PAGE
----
I'm Catholic. I take creeds seriously. So I was amused and interested by Josh Fershee's statement of belief, which I offer with my annotations:
I believe in the theory of Director Primacy. I believe in the Business Judgment Rule as an abstention doctrine, and I believe that Corporate Social Responsibility is choice, not a mandate. I believe in long-term planning over short-term profits, but I believe that directors get to choose either one to be the focus of their companies. I believe that directors can choose to pursue profit through corporate philanthropy and good works in the community or through mergers and acquisitions with a plan to slash worker benefits and sell-off a business in pieces. I believe that a corporation can make religious-based decisions—such as closing on Sundays—and that a corporation can make worker-based decisions—such as providing top-quality health care and parental leave—but I believe both such bases for decisions must be rooted in the directors’ judgment such decisions will maximize the value of the business for shareholders for the decision to get the benefit of business judgment rule protection. I believe that directors, and to [sic; did he mean not?} shareholder or judges, should make decisions about how a company should pursue profit and stability. I believe that public companies should be able to plan like private companies, and I believe the decision to expand or change a business model is the decision of the directors and only the directors. I believe that respect for directors’ business judgment allows for coexistence of companies of multiple views—from CVS Caremark and craigslist to Wal-Mart and Hobby Lobby—without necessarily violating any shareholder wealth maximization norms. Finally, I believe that the exercise of business judgment should not be run through a liberal or conservative filter because liberal and conservative business leaders have both been responsible for massive long-term wealth creation. This, I believe.
 I concur, of course. See my book The New Corporate Governance in Theory and Practice, especially Chapter 1 thereof. See also Director primacy, http://en.wikipedia.org/w/index.php?title=Director_primacy&oldid=621020942 (last visited Mar. 30, 2015).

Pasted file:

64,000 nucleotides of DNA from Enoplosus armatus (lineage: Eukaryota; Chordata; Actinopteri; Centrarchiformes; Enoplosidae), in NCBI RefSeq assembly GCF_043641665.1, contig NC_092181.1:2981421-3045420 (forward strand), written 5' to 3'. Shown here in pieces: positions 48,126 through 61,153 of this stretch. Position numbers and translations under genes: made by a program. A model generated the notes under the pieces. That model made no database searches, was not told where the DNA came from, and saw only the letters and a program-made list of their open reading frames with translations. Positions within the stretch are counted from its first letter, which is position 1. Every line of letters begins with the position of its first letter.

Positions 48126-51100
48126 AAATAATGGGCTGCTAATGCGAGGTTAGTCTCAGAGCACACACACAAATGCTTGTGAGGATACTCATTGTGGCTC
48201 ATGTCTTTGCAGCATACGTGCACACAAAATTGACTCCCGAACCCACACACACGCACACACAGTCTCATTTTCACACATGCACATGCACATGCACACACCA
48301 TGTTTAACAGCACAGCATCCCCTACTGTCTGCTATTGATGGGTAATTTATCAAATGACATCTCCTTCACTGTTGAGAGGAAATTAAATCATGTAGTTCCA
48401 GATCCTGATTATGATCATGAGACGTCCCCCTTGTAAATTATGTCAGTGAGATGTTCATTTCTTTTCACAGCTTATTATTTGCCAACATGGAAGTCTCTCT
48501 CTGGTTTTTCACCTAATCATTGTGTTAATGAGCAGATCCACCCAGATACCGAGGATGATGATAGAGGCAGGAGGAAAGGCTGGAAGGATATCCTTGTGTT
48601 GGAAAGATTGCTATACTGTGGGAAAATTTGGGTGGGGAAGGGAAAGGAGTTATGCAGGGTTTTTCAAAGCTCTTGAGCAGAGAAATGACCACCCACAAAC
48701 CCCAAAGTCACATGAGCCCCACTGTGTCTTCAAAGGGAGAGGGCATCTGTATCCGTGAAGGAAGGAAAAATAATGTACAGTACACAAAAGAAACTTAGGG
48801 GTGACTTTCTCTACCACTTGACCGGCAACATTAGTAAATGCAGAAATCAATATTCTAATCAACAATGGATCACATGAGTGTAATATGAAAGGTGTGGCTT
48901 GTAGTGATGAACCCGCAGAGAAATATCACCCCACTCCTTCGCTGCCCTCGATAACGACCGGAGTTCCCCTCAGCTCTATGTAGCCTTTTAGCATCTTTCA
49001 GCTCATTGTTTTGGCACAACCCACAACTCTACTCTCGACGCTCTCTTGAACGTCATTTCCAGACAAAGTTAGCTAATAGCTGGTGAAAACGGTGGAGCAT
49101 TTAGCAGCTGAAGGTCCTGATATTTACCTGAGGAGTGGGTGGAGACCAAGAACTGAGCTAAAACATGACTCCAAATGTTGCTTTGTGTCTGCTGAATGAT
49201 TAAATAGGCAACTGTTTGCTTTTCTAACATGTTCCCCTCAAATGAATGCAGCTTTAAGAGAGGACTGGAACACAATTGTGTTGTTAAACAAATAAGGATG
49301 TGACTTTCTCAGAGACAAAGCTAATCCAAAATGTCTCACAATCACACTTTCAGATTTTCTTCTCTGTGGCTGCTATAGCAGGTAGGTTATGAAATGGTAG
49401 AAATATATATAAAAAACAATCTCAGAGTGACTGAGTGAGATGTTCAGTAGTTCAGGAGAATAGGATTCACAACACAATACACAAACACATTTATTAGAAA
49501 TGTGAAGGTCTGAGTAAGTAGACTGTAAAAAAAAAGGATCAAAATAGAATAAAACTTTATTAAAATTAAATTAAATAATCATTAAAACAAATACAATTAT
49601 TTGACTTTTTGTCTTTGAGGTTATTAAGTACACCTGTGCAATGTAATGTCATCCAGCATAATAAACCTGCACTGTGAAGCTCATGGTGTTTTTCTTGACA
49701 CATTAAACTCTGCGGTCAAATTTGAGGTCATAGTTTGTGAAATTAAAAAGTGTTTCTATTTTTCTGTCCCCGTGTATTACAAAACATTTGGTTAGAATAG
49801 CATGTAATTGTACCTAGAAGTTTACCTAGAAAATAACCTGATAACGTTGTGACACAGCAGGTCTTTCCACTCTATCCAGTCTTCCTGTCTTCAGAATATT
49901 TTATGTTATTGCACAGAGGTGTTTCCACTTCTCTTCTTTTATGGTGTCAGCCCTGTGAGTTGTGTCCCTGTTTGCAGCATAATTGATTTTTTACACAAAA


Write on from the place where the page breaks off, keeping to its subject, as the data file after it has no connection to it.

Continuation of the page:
Again, I concur. See my article The Business Judgment Rule as Abstention Doctrine (July 29, 2003). UCLA, School of Law, Law and Econ. Research Paper No. 03-18. Available at SSRN: http://ssrn.com/abstract=429260
 I agree with Henry Manne that an action qualifies as CSR, inter alia, only if it is voluntary and “one for which the marginal returns to the corporation are less than the returns available from some alternative expenditure.” That definition excludes a lot of stuff that we casually call CSR. But as to corporate acts that meet that definition, I think they violate directors’ duties (albeit that in most cases that will not result in liability due to the BJR).
 I agree, subject to the caveat that I think too many hedge funds are pressing too many boards to pursue short-term gains at the expense of sustainable long-run shareholder wealth maximization and, accordingly, that boards need more insulation from shareholder pressure. See my essay Preserving Director Primacy by Managing Shareholder Interventions (August 27, 2013). Research Handbook on Shareholder Power and Activism, Forthcoming; UCLA School of Law, Law-Econ. Research Paper No. 13-09. Available at SSRN: http://ssrn.com/abstract=2298415
 Agreed, subject to the provisos embedded in footnote 3.
 Agreed. Again, see my book The New Corporate Governance in Theory and Practice, especially Chapters 3 and 5 thereof.
 I’m not sure what that means.
 Agreed. Again, see my essay Research Handbook on Shareholder Power and Activism, Forthcoming; UCLA School of Law, Law-Econ. Research Paper No. 13-09. Available at SSRN: http://ssrn.com/abstract=2298415
 Now that gets complicated. But those complications are for another day.